Trump supporter Gary Abernathy (Opinion Exchange, Aug. 7) believes he is on the same page as me and millions of other Trump resisters. Where Abernathy loses that connection is when he states that “much of the blowback that Trump gets is a reaction to all this disruption … .” The disruption he talks about is part of the “crafted chaos” he sees as part of the Trump mystique. Abernathy belittles us when he says that the news media still can’t get over the loss of being able to celebrate the first female commander in chief. What I and millions of other Americans dislike about the current presidency is the inept, ineffective and unethical approach to governance. No media, regardless of how biased, can mask the poor performance of this administration. After all, many of us have lived in this country through enough decades to recognize an administration that is completely out of control — and out of touch. Abernathy is not only NOT on the same page as I am, he is not reading the same book.
Alan Briesemeister, Delano, Minn.
ATTACK AT ISLAMIC CENTER
The majority of us welcome Muslims, respect their freedom
I just moved to Bloomington one week ago and want to tell my Muslim neighbors that you are welcome in my community anytime or anywhere (“FBI seeks ‘who, why’ in mosque bombing,” Aug. 6). Do not judge us by one hateful person, but know that I am certain that I speak for all of us that you are welcome and free to practice your religion here in our community and that we are representative of the greater Twin Cities area. We are so sorry.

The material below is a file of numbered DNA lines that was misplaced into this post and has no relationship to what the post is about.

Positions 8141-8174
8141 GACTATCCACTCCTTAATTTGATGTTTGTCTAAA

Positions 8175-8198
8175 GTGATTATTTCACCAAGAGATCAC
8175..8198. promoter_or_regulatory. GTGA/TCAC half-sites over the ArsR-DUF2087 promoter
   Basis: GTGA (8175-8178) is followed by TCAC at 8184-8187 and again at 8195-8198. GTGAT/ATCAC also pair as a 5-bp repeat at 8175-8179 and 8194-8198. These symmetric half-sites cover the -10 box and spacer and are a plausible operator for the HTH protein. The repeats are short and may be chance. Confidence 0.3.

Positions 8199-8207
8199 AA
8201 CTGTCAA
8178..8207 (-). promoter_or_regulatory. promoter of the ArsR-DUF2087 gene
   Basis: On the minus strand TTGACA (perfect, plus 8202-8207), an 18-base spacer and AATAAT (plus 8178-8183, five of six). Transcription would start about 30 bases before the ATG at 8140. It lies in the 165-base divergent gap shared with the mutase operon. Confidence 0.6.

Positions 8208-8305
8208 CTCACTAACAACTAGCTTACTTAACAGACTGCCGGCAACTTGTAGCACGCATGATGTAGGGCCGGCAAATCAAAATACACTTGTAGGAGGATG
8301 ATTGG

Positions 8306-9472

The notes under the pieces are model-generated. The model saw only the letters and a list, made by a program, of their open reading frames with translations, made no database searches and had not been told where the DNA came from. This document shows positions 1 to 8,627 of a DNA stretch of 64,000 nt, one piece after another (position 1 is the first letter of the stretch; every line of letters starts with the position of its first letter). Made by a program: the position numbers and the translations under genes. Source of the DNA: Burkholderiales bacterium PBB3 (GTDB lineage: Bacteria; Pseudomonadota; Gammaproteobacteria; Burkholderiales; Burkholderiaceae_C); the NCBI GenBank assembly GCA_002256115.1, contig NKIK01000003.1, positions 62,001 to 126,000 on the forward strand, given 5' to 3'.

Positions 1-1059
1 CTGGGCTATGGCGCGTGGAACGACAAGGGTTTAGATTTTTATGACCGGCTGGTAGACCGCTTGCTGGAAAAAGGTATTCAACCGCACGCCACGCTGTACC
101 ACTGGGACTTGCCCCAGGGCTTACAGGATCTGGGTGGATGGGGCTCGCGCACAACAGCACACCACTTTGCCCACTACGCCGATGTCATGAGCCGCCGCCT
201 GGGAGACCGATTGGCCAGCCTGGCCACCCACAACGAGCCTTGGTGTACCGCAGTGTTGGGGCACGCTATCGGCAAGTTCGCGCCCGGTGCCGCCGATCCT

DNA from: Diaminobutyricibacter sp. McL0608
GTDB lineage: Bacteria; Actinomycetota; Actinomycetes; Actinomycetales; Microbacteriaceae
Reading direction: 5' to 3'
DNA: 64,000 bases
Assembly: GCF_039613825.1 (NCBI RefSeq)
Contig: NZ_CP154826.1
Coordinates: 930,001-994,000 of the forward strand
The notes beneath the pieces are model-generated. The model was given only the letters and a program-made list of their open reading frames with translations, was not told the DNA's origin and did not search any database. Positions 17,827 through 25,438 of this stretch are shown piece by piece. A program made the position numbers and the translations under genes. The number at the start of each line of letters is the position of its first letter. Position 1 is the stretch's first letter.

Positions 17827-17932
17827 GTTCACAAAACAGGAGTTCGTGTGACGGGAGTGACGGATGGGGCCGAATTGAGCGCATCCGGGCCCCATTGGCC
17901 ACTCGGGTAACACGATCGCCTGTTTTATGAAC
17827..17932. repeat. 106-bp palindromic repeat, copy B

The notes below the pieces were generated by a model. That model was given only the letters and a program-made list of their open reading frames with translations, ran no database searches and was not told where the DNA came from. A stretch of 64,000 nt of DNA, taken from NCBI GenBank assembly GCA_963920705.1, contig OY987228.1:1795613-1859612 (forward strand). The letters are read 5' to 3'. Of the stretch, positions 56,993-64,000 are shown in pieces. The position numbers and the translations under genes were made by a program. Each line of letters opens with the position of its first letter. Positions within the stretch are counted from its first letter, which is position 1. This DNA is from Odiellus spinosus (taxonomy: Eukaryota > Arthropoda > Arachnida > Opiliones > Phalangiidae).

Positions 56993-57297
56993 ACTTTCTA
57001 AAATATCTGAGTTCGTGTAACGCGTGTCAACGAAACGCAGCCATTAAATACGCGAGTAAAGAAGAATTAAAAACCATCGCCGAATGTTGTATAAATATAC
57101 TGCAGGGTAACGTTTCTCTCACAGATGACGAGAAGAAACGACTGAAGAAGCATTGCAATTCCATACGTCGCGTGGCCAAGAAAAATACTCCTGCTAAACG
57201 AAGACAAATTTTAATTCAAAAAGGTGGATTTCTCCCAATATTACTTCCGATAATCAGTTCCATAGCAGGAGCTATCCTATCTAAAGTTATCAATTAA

Bev Luttio, Bloomington
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Thank you, Gov. Mark Dayton, for being our moral leader (“ ‘A terrible, dastardly, cowardly act ... was committed,’ ” Aug. 7). You could not have said it better: Minnesotans “accept one another. We support one another. We respect one another. We live together. We work together. We succeed together.” These are words to live by.
Alice O’Hara, Minneapolis
On campaign finance, Frey adhered to proper process
In the Aug. 4 letters, two writers repeat failed assertions that Jacob Frey improperly used his Minneapolis City Council campaign funds in his mayoral race. The writers clearly intended to attack his fitness for office. I provided legal counsel to Frey in this matter and write to clarify several important facts.
First, Frey proactively sought legal advice in order to be sure funds were properly used. He sought an advisory opinion from the Minnesota Campaign Finance Board, which has regulatory oversight of these matters. One of the Aug. 4 letter writers testified at the public hearing, arguing impropriety and precedent, but the board rejected her assertions. The funds from Frey’s council campaign could be used to run for mayor. In fact, precedent at the state level is entirely consistent: state representatives and senators can use funds raised for those seats to run for governor.
Second, the letter writer then filed an appellate court petition against Frey on this very issue. It was dismissed.
I find myself weary of these types of smear tactics. Facts matter, and just because you repeat something doesn’t make it so.
Nancy Hylden, Minneapolis
‘Mooch’ is hardly the scourge; witness everyday mumbo-jumbo
In “ ‘The Mooch’ just gives the rest of us a bad name” (Aug. 4), Kathy Tunheim stated that “obfuscation, misdirection or outright untruths” are the tools of organizations that do not want to be understood.
Readers can find several such examples on Page D1 of the Star Tribune that same day: